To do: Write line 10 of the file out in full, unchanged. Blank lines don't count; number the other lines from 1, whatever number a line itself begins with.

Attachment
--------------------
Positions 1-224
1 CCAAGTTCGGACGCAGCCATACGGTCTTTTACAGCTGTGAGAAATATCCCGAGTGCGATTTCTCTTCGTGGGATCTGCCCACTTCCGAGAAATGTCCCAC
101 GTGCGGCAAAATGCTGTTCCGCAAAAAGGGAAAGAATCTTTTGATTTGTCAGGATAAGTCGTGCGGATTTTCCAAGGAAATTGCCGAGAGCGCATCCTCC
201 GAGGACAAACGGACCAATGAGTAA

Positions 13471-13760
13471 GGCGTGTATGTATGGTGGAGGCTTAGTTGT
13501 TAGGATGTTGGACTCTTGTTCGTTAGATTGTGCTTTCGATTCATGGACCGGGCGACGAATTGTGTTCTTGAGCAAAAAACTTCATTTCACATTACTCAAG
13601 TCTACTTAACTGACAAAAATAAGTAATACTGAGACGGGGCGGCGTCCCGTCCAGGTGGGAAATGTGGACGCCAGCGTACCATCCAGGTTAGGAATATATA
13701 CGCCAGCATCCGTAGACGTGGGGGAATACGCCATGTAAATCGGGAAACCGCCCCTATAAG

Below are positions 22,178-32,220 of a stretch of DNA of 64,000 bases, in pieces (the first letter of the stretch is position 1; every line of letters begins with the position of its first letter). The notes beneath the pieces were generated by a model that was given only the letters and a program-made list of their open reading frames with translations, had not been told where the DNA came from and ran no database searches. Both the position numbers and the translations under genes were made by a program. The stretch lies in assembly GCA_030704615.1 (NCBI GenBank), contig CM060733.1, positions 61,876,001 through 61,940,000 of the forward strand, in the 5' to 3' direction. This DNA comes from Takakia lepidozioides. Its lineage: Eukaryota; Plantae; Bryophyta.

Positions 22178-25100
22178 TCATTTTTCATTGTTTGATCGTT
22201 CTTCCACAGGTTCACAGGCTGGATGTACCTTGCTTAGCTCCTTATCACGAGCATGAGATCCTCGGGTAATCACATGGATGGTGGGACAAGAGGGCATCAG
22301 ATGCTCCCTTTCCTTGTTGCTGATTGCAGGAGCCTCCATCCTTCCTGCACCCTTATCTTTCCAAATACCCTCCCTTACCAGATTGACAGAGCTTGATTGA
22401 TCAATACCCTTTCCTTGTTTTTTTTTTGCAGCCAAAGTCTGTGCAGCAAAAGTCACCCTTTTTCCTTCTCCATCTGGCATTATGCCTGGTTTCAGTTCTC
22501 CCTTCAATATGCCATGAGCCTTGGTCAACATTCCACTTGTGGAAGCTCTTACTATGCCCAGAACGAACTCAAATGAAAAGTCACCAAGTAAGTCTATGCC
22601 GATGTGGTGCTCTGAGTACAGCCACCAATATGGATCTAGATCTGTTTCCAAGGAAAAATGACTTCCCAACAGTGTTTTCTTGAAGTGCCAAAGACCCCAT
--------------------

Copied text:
Below are positions 22,178-32,220 of a stretch of DNA of 64,000 bases, in pieces (the first letter of the stretch is position 1; every line of letters begins with the position of its first letter). The notes beneath the pieces were generated by a model that was given only the letters and a program-made list of their open reading frames with translations, had not been told where the DNA came from and ran no database searches. Both the position numbers and the translations under genes were made by a program. The stretch lies in assembly GCA_030704615.1 (NCBI GenBank), contig CM060733.1, positions 61,876,001 through 61,940,000 of the forward strand, in the 5' to 3' direction. This DNA comes from Takakia lepidozioides. Its lineage: Eukaryota; Plantae; Bryophyta.